From Adho Mukha Svanasana, use an inhalation to lift your left leg back, and on an exhalation, catch the ascending wave and bring your left knee toward your left wrist, placing the left shin down in a diagonal line across your mat.
Make your legs strong and draw your legs isometrically into the midline of your mat. From your feet and knees, pull power up into the core of your pelvis. As an exercise, do this until your pelvis actually lifts up, and use the strength of your legs to create the stability from which you can open to the exhilaration of extending up through your spine. This action in your legs is a key element in keeping the length in your spine and avoiding compression in your low back. Maintain the active stretch through your spine and now extend from your pelvic core out through your legs.
Continue to support the lift in your torso with the strength of your legs. Rest your left hand on your left thigh. Bend your right knee, reach back with your right hand, and hold the inner edge of your right foot, with your thumb toward the sky. Turn your right leg in until the front of your thigh faces the floor. Then move the thigh back, reaching your right sitting bone toward your right heel as you draw your right foot toward the outer edge of your right hip.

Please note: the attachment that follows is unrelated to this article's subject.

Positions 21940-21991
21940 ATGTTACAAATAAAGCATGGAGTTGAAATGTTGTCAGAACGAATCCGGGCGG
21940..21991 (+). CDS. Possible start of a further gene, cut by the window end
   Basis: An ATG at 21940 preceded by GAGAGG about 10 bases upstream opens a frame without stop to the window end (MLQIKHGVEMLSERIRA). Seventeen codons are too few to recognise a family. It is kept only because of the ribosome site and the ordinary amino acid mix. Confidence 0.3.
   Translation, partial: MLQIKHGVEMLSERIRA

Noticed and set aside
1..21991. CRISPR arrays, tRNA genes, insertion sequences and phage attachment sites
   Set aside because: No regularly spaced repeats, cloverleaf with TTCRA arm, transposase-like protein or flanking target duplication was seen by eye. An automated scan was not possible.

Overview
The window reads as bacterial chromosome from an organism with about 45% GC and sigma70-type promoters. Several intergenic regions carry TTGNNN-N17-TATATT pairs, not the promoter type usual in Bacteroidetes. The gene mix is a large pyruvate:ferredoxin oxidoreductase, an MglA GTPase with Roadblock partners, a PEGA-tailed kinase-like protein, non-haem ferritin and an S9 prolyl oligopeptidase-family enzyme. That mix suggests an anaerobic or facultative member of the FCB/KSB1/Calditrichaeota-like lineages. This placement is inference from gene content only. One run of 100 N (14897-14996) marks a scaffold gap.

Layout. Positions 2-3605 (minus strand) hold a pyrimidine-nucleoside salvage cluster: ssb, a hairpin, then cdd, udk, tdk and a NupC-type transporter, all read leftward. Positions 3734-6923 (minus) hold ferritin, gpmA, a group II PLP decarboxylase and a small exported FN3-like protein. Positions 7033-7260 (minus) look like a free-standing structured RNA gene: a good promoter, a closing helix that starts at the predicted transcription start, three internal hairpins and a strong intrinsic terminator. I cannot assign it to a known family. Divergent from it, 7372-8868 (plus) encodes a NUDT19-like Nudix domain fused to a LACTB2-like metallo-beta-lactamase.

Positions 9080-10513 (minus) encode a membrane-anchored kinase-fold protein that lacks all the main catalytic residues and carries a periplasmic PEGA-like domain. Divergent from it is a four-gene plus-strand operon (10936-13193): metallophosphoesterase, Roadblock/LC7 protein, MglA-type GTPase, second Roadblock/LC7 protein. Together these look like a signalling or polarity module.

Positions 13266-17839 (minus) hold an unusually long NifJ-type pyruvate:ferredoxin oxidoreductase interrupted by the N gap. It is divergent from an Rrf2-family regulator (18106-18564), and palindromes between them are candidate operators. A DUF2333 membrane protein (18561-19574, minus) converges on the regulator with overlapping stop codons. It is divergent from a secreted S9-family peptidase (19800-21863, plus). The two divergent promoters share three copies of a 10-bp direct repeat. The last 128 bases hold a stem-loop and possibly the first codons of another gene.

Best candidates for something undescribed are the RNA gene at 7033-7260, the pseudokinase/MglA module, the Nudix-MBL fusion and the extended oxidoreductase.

If you have the flexibility, shift your right hand so that the fingers point toward the floor and the palm presses into the top of your foot. If tightness in your right thigh keeps you from bringing your right foot forward and down enough to shift your hand in this position, continue to practice by holding the inner edge of your back foot until you’ve developed the flexibility to move deeper into the pose.
Once in the basic pose, square your pelvis and torso to the front edge of your mat, move the sides of your waist back, scoop your buttocks and coccyx under, engage your pelvic floor and abdominal muscles, and stretch up through your spine. Keep lifting up through your spine as you actively extend out through your legs, putting more of your legs and pelvis back down onto the floor.
Hold for 5 to 10 breaths, and explore the actions of your legs and their effect on your spine as you pulse with the breath. Use your inhalations to renew the strength of your legs and maintain the lift of your spine. On your exhalations, ground your pelvis by pushing out through your legs. Release your right foot carefully and step back to Down Dog for the second side.